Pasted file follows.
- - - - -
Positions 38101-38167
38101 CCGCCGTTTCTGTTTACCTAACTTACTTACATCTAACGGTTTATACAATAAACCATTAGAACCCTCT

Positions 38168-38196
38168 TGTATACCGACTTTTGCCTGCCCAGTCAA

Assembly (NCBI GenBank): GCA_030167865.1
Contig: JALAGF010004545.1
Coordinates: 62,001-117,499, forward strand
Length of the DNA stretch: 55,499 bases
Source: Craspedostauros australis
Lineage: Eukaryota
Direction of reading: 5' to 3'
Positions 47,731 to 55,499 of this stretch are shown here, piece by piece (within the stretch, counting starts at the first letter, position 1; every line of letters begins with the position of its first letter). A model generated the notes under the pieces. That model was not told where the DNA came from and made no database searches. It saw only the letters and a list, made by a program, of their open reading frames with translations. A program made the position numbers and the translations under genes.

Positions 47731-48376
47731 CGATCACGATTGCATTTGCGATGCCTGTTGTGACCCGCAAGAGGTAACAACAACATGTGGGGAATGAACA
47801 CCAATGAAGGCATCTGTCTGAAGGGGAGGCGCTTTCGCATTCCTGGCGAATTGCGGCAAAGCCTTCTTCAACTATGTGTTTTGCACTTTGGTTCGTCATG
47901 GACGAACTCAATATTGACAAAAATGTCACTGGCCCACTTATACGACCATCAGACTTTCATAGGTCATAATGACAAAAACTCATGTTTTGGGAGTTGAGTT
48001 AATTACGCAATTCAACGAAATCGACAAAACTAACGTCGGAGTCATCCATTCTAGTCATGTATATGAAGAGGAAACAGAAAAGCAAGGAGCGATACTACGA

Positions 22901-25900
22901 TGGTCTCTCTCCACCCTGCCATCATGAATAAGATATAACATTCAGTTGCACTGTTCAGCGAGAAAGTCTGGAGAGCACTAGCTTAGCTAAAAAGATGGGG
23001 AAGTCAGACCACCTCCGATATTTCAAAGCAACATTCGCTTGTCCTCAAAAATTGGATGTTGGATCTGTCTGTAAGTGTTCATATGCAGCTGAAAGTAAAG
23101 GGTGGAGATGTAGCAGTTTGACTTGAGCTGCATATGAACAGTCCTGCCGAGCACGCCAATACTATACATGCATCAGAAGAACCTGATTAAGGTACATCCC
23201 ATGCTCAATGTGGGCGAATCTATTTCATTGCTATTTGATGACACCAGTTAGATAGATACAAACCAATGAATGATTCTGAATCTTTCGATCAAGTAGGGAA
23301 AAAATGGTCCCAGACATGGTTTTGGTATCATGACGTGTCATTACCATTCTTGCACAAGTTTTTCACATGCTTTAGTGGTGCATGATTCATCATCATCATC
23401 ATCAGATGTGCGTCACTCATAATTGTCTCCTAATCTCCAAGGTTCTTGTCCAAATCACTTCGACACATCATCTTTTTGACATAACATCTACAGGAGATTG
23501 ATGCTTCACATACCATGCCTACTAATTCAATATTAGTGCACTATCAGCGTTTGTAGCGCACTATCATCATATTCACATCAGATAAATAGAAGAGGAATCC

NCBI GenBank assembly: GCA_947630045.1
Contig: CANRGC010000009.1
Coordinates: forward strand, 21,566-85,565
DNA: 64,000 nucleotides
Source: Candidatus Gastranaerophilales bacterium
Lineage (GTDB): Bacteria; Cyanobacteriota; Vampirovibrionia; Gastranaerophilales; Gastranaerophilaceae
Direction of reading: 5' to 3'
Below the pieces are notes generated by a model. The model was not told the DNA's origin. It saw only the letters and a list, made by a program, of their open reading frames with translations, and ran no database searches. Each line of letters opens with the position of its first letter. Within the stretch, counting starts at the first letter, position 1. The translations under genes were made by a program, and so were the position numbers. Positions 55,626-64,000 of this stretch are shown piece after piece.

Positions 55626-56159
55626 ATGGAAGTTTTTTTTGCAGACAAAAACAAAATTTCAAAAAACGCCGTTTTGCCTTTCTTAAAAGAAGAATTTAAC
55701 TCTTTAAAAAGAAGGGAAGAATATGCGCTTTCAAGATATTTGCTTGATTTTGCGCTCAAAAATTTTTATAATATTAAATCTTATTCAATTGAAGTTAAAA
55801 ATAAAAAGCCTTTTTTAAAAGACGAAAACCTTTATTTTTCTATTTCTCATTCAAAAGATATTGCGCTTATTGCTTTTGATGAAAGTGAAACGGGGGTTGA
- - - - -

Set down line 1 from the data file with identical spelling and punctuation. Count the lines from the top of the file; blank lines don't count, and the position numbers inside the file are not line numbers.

Positions 38101-38167